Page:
He adds that “the juice of the berries of the ivy sniffed by the nose, purges the head and brain of rheumatism that produces the distillations of the nose and eyes” that the same preparation “introduced as drops into the ear, Helps the old and current ulcers. ”

For the sick of the spleen he comments that “they will find much comfort by drinking a cup of ivy, as long as the drink can remain inside before it is drunk” because “Cato said that the wine introduced into a cup like that will drain through of it, because of the antipathy that exists between them “.

Culpeper is of the same opinion as Cato when he states: “There seems to be a great antipathy between wine and ivy, because if one has taken a great deal to drink wine, his fastest cure is to drink a drink of the same wine where they have boiled a handful of ivy leaves, previously crushed. ”

A similar opinion, is given by Pío Font Quer in his book “The renewed Dioscorides”, when referring to the writings of Laguna on this plant: ” Laguna states that, according to Cato, you can know if the wine contains water if we throw the wine in a glass made of ivy wood because the wine will strain through it and the water will remain clear“.

Laguna agrees with Culpeper about the uses of this plant when he says that the decoction of the leaves in wine, applied as a plaster is adequate to cure all types of sores, burns and skin blemishes. Like the physician and English apothecary, he adds that the fruits of ivy have emmenagogue properties and that the resin of the plant, applied on the hair, it is a good depilatory or a remedy against lice.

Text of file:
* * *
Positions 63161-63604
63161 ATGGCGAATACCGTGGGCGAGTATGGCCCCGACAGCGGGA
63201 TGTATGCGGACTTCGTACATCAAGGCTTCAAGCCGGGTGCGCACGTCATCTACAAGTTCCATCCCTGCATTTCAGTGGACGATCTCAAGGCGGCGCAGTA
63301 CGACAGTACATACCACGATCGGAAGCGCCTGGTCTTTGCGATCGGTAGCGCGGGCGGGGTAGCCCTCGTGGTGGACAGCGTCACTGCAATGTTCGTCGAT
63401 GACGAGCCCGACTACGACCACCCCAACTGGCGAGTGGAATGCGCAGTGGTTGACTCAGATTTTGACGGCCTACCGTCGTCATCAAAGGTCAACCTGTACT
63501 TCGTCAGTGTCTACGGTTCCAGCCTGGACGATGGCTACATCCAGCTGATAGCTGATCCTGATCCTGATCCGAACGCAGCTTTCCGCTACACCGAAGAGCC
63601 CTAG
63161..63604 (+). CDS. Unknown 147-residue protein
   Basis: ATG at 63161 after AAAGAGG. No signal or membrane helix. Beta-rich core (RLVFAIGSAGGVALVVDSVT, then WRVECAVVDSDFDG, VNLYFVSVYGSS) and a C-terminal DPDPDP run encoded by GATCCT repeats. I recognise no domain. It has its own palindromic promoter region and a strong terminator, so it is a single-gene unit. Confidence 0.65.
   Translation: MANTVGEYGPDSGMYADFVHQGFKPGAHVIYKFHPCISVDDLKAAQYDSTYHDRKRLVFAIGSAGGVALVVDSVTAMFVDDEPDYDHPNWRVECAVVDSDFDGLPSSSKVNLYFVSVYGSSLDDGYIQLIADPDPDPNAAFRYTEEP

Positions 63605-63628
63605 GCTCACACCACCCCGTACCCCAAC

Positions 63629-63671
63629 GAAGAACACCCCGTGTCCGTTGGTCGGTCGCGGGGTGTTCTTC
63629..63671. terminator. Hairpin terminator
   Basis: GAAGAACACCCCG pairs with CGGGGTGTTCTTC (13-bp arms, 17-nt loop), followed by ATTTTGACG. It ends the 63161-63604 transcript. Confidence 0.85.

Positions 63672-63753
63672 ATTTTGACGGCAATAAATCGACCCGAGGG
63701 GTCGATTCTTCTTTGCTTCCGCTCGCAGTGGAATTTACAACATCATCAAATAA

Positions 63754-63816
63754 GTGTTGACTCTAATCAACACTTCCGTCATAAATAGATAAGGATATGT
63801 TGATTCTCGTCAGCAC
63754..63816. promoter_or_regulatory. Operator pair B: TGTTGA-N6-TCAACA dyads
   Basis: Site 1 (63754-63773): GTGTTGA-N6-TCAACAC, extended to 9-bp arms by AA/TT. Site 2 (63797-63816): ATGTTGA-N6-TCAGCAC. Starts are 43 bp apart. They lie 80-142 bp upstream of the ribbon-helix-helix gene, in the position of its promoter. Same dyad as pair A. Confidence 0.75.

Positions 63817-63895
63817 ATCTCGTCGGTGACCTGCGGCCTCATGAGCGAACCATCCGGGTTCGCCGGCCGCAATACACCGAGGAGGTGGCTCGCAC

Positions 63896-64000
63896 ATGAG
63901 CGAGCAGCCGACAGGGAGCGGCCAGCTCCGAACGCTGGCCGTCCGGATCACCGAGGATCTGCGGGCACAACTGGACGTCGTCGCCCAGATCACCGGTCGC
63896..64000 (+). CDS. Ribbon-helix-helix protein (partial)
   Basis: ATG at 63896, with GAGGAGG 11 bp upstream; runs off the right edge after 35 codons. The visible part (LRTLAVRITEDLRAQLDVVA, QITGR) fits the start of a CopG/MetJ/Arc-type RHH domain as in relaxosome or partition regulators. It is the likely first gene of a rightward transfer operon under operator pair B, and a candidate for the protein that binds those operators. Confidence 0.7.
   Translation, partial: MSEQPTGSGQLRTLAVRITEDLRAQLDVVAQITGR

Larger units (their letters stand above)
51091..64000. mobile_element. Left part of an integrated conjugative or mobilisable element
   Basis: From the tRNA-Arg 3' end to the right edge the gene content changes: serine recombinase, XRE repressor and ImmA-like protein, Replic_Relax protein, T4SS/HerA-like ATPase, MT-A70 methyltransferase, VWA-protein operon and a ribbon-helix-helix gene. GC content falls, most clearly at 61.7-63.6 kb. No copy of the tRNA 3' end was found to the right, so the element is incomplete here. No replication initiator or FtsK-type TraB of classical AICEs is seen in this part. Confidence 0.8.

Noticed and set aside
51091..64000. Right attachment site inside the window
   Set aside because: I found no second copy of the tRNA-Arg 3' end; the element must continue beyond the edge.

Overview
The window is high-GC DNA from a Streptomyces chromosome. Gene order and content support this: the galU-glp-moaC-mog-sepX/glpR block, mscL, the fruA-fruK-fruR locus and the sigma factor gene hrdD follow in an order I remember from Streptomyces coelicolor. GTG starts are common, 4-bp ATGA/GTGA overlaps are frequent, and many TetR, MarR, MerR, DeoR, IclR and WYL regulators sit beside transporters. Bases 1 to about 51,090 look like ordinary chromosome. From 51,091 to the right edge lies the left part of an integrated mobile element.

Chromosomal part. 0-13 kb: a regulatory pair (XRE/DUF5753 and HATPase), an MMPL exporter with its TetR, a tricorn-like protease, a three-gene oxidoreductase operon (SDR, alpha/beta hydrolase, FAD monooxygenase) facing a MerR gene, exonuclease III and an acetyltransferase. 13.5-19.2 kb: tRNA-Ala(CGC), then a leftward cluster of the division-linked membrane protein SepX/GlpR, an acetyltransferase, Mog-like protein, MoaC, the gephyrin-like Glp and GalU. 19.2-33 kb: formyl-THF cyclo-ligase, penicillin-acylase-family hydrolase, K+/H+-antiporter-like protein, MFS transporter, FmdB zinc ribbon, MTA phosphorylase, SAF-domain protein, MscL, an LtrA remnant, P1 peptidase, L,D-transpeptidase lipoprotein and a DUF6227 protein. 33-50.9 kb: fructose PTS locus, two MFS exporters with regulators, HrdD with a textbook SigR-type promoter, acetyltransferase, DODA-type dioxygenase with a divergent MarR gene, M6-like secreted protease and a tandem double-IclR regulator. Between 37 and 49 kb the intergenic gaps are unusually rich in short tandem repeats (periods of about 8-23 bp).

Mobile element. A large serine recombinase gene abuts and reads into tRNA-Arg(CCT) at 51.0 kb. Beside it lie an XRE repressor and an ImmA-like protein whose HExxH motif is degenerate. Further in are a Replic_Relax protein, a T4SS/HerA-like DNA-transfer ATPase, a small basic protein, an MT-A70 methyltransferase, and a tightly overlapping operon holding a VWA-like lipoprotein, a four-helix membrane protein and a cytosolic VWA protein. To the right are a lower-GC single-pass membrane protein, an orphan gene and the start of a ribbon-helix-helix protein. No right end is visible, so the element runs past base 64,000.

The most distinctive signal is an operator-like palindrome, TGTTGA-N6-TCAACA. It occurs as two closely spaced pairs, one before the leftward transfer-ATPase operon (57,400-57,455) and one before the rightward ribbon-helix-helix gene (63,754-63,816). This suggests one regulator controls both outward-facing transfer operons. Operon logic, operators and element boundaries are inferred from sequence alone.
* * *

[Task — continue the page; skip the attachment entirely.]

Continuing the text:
Ivy remedies for internal use

Ivy syrup
Expectorant and mucolytic cough syrup, extracted from the leaves of ivy

The internal use of this plant is dangerous, even deadly, so it is advised not to take internal preparations for home use and use this plant only when prescribed by the doctor.

  • Respiratory diseases: In internal use the properties of ivy derive from its hederin content, a saponin with expectorant and emmenagogue properties. For this reason, it has been used in the manufacture of remedies for the respiratory tract (bronchitis, colds, cough, tuberculosis, etc.)